Again, this takes some practice, and the type of work often means middle practice where you have to spend a lot of time fielding while two batsmen work on judging runs. Do it for the good of the team!

As a side note, these three methods are what I would expect most junior players could achieve. There will be outliers as exceptions in both ways, but by the time the average junior player is 16, she can achieve an understanding of these methods and have had some success.

4. Go through the gears

Let's say the situation now demands even quicker scoring than you can manage with knocking it around. It's not quite the death, but perhaps it's more like eight an over in the last 20. Naturally, this is most suited to a one day chase, but it also applies to setting a target in any format.

It's in this context that you need the greatest combination of skill and strategic awareness.

You can't wait for the bowler to give you something, so you need a way to keep the score ticking over whilst knowing exactly when to take a boundary option.

So, assuming your default is safe strike rotation (like above), you next need to understand your breakout shot that is likely to get you a boundary.

So, first assess the moment and decide when you need that boundary. You may decide the time to do this is the first ball of an over and rotate the other balls to get eight to 10 runs. Perhaps you look to have a big over of 20 or more against a weaker bowler. The point is, you are using controlled aggression to meet a calculated goal.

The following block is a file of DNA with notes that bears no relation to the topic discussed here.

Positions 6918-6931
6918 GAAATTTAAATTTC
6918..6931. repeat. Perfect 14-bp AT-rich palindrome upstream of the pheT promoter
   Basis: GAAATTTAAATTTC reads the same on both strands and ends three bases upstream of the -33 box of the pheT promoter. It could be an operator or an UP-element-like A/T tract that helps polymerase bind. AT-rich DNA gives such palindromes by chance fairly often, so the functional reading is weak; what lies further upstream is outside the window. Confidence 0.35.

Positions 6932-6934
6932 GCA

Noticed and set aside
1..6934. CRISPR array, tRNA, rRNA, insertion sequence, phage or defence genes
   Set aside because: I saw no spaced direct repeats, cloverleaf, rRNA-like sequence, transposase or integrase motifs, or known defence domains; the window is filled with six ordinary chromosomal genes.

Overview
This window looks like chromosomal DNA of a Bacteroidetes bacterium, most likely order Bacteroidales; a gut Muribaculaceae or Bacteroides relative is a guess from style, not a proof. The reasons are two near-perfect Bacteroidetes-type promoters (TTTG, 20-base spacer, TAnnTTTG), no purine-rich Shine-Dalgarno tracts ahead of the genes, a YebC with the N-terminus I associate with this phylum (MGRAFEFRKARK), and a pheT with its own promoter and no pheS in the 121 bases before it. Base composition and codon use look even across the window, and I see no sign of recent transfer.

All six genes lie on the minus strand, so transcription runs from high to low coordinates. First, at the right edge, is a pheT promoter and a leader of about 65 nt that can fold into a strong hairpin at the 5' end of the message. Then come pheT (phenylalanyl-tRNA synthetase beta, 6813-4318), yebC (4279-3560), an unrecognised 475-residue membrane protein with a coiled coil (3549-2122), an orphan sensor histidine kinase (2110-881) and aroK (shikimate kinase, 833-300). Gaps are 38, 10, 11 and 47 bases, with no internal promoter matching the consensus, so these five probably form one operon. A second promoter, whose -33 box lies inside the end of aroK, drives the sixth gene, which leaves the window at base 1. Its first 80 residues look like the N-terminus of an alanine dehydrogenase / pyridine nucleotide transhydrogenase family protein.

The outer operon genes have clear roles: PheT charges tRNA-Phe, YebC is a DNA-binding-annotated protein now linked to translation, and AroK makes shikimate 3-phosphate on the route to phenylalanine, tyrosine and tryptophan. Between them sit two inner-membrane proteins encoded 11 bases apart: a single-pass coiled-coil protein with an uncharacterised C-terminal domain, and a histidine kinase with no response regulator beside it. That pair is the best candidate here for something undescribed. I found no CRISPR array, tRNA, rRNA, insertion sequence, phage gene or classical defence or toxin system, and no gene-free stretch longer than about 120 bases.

There are a lot of options here, from playing straight through to backloading, drop kicks, line drives, dilscoops, switch hits and sweeping.

You don't need to know them all, but whatever way you go, you need to understand both when to use it and have the confidence that you can pull it off.

Different methods are easier for different batsman, but you also need to have a fast assessment of the risks of each shot. It might be easier to slog sweep the off spinner and throw your arms to hit over extra cover at the away swing bowler. Use your experience in practice to decide and where you lack experience, take a moment to think it through.

There is an element of premeditation here, but it's more about looking for a certain area to score above all others. If you think of it like that, you can also fall back. Say, for example you are looking to go over mid wicket as your option but the bowler gives you a wide yorker. You can still try and play it down to third man for a single.

In summary, you are balancing options with needs moment to moment. Do this by,

  • Deciding when to take you boundary option
  • Deciding which area to score in
  • Clear you mind and play your shot
  • Deciding what to do next based on whether your plan failed or succeeded

This is the hardest situation to master because of the high load on your mental skills. It's also tough to hit the ball where you want when you want even when you do have a cast iron plan.

5. Swing from the laces

In many ways, going for broke is easy. All you have to do is swing at every ball because you need as many runs as you can. More than 12 an over against reasonable bowling and you are in this territory. This is confined to the last 10 overs and is often even later than that.